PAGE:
While there are changes in a team's roster every year, after a disappointing 8-8 campaign, the 2012 roster will look vastly different from its 2011 counterpart.
In particular, aging veterans will begin to lose their job security, and experience slips down the depth chart as younger and more exciting players emerge in training camp and throughout the season.
Here are some Jets who could suffer a cut in playing time in 2012.
To be honest, I have always been a huge DeVito fan since the middle of the 2010 season. For all of the credit Sione Pouha gets in the middle of the defensive line, DeVito can be a dominant player against the run.
One area DeVito lacks in, however, is rushing the passer, which prompted the Jets to draft Quinton Coples 16th overall in April’s draft. Coples is a versatile player that can provide the Jets with an interior pass-rush that they have been lacking.
While DeVito will still see plenty of time in run situations, his status as a starter is in grave danger. Coples is already working with the starters in OTAs and will soon officially replace DeVito as the starting defensive end opposite Wilkerson.
Despite the fact that Scott has ironed things out with Rex Ryan, he needs to improve on the field if he wants to retain his starting job.
Last year, one of the biggest reasons for his drop in playing time was because he could no longer play coverage in nickel and dime packages. Now, he will face some serious competition from Demario Davis, the team's third-round pick.
The Jets probably had envisioned Davis taking over for Scott within a year or two, but if Scott continues to decline, it could be sooner than that.
Few players were more scrutinized last year than Eric Smith, as the Jets were consistently torched by tight ends and slot receivers taking advantage of Smith's ineffective coverage skills.
The Jets responded to Smith's lack of ability by bringing four safeties through free agency and the draft. Yeremiah Bell and LaRon Landry are the logical starters, leaving Eric Smith to be a auxiliary player, which is a role where he can be more effective.
However, if Josh Bush and Antonio Allen are impressive in camp, there may be a further drop down the totem pole for Smith. There is also the slight possibility of a return of Jim Leonhard, which would give the Jets far more safeties than they need.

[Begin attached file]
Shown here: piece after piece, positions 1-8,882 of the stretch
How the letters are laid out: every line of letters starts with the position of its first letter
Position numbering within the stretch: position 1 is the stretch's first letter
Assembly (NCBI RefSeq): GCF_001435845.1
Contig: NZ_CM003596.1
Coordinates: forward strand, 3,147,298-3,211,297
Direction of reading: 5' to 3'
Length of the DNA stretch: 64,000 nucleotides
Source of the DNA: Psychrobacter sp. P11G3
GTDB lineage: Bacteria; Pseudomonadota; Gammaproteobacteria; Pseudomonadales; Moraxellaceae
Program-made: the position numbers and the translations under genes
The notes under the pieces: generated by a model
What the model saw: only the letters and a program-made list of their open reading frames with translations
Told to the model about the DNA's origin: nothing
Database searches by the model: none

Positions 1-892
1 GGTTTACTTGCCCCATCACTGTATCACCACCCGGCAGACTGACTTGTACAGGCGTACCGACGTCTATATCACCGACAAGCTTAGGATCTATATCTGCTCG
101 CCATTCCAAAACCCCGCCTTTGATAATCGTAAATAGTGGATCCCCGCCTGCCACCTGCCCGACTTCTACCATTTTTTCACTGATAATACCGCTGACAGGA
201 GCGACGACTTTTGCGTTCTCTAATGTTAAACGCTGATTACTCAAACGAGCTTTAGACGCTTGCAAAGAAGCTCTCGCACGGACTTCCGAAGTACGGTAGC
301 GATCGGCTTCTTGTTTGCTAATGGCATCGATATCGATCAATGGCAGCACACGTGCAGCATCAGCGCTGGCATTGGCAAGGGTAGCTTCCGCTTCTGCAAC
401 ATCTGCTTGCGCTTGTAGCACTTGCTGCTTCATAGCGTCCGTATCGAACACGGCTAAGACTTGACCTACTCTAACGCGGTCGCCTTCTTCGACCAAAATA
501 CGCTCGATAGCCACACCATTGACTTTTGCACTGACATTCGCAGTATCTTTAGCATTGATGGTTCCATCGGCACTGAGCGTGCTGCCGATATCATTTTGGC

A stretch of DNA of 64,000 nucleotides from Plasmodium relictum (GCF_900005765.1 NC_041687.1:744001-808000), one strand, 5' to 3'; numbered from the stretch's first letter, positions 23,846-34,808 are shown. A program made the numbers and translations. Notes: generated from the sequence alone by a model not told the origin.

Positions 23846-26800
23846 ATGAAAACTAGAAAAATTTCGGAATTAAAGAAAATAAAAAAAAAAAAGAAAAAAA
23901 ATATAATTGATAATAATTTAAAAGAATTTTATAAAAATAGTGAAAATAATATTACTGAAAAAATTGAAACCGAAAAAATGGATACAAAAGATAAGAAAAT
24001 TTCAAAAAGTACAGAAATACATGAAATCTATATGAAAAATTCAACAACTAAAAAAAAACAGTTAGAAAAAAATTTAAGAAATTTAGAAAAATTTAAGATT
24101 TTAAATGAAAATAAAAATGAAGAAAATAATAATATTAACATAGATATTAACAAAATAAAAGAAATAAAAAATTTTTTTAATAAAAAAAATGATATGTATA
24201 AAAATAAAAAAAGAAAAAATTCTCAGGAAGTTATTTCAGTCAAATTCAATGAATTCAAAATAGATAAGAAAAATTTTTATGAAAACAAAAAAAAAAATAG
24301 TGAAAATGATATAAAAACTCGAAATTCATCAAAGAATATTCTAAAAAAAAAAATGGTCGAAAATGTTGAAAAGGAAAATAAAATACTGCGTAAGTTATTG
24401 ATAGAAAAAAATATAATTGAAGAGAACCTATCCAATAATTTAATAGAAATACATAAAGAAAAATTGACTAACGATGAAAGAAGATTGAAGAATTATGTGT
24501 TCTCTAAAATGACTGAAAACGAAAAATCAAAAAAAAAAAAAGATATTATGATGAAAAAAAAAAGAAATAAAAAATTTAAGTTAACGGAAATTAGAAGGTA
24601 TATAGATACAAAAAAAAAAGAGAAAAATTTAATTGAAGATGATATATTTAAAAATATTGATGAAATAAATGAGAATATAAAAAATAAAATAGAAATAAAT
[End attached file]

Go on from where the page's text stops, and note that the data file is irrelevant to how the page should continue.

The former Dolphin really cam on toward the end of 2011, making several timely catches and being utilized as a blocker.
However, the Jets have added too many bodies at receiver for Turner to keep his job as the fourth receiver. Rookie Stephen Hill seems to be the favorite to start opposite Santonio Holmes with Jeremy Kerley in the slot.
Before the draft, the Jets added Chaz Schilens to provide them with insurance in case they did not add a receiver in the draft. Now that Hill is on the team, Schilens immediately becomes the fourth receiver, putting Turner's spot on the team in jeopardy.
Powell saw limited action in 2011, only getting into a regular season game against the Broncos because of injuries to other runners. He looked slow and indecisive, and Jets fans were just about ready to give up an any hope that he could be a valuable player.
The Jets also took Terrance Ganaway late in April's draft, who is a larger, more powerful back that fits the Jets' power running style.
If Ganaway impresses in camp, Powell could take a tumble down the depth chart.
While Mauga did an admirable job filling in for Scott in select packages, he will be the first casualty of the Demario Davis selection.
Davis is far more athletic and physical that Mauga is, making him an ideal candidate to be the Jets' new nickel linebacker. What Mauga does have going for him is the fact that Rex Ryan trusts him and he knows the defense in and out.
With Davis taking over all of the roles that Bart Scott is unable to do, there is simply no room for Mauga to contribute on the regular defense.
Wayne's shortcomings as a tackle are well-documented, but for one reason or another, the Jets seem ready to go into 2012 with him as the starting right tackle. The Jets' new offensive line coach, Dave DeGugliemo, actually praised Hunter for looking sharp.
However, after bringing in two veteran tackles this week, the Jets will at least want Hunter to earn the job in camp. Even if he does earn the job, there will be experienced players sitting on the bench waiting their turn.
If Hunter fails to improve upon his miserable 2011 outing, it will not be long before the coaches turn to the bench for help and regulate Hunter back to swing tackle, where he can still be effective.
Personally, I think the odds of Tim Tebow taking over Sanchez's job are slim, but the possibility still exists.
If Sanchez struggles early, the calls for Tebow will be loud and clear, and the organization will start to wonder why they bothered to bring in this huge distraction in the first place.
The key for Sanchez to avoid any kind of quarterback controversy is to play with a quiet confidence, or a "me-against-the-world" mentality. Who knows, the presence of Tebow may actually turn out to make Mark a better quarterback in the end; it all depends on how he handles the situation.